Sometimes this works, if a sense of temporal distance is maintained, as in the disembodied voices of Australian POWs telling their stories in a reconstruction of an empty sleeping hut. But sometimes it doesn’t. The most problematic part of the display is a simulation of a bombing run over Germany in which the floor shakes as though by the airplane’s engines and we look down through the bomb bay doors at WW11 Europe sliding below. This recreates the fear felt by young Australian air force servicemen at being shot down. Reportedly, Returned WW11 air crew visiting a preview of the installation found it so affecting they had leave during the experience. Certainly the kids love it. But they love their experience of it is in the present. I didn’t see any emotional transference to, or identification with, the servicemen’s fear which this ‘ride’ was meant to commemorate. It was ironic, too, that the aspect of War chosen for the most ‘realistic’ simulation was the one where the original experience was already most virtual, remote, and technologically mediated.

For me a more successful use of technology was in the new Orientation Gallery where a large, looped, digital video of spectral diggers coming ashore at Gallipoli and fading into History to the thud of sniper bullets, which was projected behind an actual Gallipoli landing boat, created a suggestive atmosphere rather than a descriptive experience. It let the landing boat exist in its own historical time, rather than be dragged into a perpetual present of technological performance. The use of Digger ghosts (played by keen Memorial staff in costume shot against blue screen, then digitally montaged over video of the actual Gallipoli landing place by the Sydney firm Audience Motivation) grows from an evolving, long standing, visual tradition of ANZAC memory — for instance the freeze frame in Weir’s film Gallipoli and William Longstaff’s creepy Menin Gates painting.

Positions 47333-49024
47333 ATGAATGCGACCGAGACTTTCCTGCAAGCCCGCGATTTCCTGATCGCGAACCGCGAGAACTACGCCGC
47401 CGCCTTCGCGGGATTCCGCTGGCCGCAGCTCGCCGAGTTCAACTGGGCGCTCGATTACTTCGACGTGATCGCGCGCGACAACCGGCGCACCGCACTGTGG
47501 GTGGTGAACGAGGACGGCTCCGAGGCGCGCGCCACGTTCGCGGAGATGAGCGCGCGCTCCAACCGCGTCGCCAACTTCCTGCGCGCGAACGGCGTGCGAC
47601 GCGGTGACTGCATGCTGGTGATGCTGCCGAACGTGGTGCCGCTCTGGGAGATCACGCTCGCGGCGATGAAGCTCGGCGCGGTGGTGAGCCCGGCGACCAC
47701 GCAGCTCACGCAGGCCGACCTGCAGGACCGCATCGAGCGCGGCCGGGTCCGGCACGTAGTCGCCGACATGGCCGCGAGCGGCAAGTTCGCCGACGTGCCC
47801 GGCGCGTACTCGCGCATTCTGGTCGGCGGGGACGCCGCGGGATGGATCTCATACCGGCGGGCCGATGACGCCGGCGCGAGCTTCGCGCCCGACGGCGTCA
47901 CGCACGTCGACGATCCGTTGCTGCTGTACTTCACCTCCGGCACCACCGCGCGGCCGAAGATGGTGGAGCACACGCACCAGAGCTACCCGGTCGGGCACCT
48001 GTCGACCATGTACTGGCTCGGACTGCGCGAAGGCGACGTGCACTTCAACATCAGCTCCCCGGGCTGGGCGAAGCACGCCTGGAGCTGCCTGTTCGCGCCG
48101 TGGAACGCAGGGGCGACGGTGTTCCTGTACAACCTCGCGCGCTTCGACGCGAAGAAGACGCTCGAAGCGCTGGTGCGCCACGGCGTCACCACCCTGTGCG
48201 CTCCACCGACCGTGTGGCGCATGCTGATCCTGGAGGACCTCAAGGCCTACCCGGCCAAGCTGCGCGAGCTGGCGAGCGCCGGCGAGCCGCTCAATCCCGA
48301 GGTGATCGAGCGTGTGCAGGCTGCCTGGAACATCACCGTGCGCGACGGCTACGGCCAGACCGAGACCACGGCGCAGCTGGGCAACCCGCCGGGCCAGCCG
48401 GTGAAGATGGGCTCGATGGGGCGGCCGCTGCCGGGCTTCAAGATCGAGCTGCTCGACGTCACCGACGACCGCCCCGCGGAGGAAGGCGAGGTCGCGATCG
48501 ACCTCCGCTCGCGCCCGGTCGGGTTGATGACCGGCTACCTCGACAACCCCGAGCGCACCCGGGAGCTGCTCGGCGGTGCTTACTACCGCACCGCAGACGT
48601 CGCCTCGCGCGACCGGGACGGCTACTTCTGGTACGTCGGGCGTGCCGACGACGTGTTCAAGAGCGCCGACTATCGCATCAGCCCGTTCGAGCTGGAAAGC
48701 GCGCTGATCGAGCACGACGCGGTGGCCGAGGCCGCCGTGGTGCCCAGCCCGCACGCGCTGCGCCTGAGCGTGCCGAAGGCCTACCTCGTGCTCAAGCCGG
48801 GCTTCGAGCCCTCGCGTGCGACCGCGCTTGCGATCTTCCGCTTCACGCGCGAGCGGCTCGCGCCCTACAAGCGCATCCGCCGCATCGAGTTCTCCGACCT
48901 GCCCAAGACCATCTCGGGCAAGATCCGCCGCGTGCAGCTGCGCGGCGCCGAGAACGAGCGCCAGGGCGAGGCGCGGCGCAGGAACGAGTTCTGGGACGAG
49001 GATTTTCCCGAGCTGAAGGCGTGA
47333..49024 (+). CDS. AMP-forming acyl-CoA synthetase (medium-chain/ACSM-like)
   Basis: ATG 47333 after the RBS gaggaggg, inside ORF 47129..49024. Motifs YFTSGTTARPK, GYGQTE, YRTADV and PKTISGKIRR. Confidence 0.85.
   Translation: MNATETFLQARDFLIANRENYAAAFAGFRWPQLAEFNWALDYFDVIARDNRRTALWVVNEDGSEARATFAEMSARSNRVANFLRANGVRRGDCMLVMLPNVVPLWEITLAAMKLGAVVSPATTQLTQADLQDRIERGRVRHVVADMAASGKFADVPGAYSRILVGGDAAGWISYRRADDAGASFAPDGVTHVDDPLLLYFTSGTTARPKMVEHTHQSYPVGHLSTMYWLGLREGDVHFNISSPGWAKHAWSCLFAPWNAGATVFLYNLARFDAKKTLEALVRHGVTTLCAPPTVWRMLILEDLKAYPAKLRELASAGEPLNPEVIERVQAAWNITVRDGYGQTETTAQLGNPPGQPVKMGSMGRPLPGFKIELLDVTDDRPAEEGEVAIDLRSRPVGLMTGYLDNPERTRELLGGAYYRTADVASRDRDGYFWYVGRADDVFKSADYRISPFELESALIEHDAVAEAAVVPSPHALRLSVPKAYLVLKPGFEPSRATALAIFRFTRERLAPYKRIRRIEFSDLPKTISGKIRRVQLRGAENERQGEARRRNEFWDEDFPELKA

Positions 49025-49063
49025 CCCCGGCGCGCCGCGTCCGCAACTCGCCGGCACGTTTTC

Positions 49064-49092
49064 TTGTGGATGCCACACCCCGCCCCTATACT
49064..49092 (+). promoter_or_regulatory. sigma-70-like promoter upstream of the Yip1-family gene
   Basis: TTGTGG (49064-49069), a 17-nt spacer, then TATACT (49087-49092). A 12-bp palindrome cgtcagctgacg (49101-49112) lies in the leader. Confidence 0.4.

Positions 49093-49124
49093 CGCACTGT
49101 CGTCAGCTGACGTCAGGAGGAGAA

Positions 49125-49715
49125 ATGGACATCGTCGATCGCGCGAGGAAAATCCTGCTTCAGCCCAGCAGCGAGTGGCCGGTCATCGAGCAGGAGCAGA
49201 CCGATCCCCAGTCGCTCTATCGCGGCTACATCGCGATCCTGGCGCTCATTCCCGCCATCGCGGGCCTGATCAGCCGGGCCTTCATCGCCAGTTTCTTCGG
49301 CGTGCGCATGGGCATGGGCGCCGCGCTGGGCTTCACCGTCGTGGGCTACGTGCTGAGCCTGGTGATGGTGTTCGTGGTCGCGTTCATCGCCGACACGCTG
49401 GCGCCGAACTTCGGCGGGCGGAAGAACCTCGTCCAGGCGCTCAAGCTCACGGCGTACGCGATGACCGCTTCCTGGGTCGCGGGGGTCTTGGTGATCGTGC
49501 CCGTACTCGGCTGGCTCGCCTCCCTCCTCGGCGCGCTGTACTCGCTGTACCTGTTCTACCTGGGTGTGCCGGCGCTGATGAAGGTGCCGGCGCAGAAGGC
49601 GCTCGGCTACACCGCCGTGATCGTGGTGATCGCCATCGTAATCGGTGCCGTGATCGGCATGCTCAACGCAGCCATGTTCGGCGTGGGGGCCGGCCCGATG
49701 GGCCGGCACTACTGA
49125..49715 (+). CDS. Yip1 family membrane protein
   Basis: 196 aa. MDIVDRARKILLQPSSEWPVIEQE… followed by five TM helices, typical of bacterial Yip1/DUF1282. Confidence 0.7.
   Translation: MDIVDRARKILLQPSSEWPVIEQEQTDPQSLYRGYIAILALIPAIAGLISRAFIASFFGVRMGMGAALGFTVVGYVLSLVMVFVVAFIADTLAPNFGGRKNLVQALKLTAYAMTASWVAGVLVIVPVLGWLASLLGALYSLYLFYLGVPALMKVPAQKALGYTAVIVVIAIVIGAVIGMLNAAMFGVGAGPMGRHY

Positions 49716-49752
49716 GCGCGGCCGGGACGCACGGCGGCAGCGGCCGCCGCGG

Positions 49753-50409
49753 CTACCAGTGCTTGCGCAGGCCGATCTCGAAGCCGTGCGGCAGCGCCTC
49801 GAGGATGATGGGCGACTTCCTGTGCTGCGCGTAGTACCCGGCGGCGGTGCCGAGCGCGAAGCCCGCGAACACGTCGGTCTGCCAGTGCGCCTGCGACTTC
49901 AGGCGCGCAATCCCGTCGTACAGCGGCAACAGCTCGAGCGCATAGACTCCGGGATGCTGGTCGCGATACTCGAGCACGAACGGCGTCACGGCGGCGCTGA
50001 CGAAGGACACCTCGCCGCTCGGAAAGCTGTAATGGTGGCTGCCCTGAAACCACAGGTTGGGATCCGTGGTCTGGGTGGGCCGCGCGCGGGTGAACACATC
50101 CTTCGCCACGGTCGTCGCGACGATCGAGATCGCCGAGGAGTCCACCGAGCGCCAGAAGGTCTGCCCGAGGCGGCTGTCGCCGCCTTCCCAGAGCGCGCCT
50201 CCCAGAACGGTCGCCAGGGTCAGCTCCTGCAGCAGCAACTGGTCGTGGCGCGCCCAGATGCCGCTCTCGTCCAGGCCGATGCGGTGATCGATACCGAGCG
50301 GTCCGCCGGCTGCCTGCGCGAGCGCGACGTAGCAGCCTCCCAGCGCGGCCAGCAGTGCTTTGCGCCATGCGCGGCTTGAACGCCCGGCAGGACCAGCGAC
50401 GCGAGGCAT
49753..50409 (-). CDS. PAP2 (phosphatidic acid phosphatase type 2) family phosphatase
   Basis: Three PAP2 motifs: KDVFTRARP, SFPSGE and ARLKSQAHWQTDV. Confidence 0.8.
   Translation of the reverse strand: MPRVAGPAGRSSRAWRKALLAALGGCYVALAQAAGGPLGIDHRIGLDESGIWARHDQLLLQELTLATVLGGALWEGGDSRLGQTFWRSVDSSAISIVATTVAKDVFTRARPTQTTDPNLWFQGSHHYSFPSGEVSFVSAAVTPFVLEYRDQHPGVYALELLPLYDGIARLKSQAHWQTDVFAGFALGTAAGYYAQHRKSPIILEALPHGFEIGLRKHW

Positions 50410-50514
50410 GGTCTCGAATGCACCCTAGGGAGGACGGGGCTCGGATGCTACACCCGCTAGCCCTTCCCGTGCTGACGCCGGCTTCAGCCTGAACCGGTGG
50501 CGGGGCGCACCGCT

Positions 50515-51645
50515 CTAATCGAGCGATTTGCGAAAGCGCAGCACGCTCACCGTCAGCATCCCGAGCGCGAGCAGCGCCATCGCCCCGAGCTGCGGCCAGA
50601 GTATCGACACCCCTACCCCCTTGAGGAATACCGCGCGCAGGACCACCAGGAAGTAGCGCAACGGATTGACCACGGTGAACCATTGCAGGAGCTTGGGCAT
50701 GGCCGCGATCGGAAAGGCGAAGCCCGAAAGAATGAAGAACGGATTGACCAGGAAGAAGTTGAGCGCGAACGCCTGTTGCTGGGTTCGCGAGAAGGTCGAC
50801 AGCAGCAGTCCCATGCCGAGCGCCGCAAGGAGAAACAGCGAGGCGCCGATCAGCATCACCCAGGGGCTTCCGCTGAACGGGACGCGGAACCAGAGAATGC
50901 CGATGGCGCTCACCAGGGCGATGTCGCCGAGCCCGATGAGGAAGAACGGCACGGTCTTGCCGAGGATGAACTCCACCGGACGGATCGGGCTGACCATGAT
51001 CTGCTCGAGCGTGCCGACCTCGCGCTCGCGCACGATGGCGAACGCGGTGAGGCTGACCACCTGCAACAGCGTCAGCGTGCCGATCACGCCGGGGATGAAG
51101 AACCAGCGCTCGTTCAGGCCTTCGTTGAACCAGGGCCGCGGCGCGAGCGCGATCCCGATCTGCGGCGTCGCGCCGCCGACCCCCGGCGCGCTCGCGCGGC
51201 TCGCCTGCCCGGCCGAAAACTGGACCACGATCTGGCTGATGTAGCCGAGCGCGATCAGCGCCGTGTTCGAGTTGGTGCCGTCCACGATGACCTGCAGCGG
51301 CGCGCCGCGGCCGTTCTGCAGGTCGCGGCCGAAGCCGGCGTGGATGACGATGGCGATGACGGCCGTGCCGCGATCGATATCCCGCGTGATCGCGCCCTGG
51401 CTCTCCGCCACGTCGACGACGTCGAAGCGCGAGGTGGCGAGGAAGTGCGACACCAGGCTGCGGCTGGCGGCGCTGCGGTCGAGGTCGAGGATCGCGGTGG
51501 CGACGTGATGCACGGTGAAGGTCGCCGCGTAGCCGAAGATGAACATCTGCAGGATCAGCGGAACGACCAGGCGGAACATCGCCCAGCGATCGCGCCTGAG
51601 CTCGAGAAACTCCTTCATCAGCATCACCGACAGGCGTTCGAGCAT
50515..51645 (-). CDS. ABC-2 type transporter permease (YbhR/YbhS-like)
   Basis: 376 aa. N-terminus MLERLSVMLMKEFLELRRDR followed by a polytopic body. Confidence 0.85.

Clearly the displays of national museums do need to changes as audiences change.  And clearly technologies of video, projection and simulation must inevitably play a major part in these changes. Particularly as so much of our past is know to us through film and video anyway, and technologies have always been excellent at producing phantasmagoric spectacles and virtual spectres. Yet technology must still be made to do what it has only partially done at the War Memorial: create historical knowledge not just immediate experience; and leave a space for viewers to make an imaginative leap and project themselves into time, rather than be the passive screens for a dislocated series of projections from the past.

Martyn Jolly

Martyn Jolly is Head of Photomedia at the ANU Canberra School of Art

The Eight-Storey Flats